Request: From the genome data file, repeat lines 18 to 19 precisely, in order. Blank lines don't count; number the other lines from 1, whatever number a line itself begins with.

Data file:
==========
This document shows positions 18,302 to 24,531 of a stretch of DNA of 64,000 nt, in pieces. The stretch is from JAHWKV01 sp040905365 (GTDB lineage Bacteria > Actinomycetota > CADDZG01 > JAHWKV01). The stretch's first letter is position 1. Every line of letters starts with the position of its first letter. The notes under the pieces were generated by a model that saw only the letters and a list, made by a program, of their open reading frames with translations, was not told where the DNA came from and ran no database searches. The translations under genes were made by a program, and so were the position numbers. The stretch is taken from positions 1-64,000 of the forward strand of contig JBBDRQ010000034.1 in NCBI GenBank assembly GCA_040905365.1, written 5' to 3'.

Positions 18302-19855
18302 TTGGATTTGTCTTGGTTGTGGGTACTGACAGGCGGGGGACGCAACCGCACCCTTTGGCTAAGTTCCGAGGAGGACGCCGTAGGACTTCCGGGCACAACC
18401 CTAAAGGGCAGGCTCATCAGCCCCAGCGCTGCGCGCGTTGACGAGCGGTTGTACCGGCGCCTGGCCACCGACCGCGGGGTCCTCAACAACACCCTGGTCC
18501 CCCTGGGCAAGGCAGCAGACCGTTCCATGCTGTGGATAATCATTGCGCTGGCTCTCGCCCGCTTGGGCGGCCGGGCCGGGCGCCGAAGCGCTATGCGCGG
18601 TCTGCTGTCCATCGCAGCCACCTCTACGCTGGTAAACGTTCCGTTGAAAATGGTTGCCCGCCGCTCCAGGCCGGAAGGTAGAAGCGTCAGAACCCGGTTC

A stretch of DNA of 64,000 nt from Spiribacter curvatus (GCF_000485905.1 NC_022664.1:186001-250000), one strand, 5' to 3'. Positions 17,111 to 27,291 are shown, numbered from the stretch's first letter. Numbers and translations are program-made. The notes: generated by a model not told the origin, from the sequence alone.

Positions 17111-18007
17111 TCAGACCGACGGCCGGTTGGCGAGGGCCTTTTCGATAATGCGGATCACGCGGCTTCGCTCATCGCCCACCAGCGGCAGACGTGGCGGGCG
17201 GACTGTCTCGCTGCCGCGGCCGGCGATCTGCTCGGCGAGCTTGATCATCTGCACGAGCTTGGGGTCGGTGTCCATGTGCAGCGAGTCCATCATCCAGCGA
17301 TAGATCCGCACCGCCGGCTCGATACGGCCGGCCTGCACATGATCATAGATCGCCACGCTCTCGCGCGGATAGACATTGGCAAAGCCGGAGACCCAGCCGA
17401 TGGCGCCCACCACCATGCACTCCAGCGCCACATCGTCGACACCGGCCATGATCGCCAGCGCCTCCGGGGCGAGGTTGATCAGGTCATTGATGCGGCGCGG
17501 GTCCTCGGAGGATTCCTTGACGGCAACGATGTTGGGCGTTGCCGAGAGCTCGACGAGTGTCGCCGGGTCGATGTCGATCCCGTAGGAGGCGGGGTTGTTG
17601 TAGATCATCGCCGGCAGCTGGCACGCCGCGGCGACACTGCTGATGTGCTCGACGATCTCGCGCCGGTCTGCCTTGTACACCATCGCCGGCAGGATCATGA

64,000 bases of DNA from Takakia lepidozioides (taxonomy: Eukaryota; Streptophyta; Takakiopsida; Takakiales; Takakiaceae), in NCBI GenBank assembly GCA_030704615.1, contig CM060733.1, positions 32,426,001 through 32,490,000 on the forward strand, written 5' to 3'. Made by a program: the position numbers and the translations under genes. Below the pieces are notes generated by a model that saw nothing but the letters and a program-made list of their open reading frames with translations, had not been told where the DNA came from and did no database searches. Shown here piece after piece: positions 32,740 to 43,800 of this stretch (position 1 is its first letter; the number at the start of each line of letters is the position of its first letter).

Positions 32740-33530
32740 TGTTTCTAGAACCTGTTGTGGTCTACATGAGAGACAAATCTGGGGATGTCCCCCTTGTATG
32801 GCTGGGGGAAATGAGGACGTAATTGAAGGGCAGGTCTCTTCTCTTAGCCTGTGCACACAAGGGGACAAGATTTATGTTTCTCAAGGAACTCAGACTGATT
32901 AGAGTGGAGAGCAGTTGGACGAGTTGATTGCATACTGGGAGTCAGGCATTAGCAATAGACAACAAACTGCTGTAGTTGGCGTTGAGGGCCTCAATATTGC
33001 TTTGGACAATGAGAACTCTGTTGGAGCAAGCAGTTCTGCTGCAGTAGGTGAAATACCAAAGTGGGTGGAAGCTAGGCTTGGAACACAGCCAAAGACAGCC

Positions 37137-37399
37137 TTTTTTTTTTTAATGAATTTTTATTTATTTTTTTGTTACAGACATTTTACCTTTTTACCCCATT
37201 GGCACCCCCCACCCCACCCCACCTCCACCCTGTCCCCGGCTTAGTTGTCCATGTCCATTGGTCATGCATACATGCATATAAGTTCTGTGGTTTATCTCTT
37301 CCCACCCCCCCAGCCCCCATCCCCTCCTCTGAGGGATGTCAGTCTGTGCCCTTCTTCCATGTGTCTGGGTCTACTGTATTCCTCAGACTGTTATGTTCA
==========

32801 GCTGGGGGAAATGAGGACGTAATTGAAGGGCAGGTCTCTTCTCTTAGCCTGTGCACACAAGGGGACAAGATTTATGTTTCTCAAGGAACTCAGACTGATT
32901 AGAGTGGAGAGCAGTTGGACGAGTTGATTGCATACTGGGAGTCAGGCATTAGCAATAGACAACAAACTGCTGTAGTTGGCGTTGAGGGCCTCAATATTGC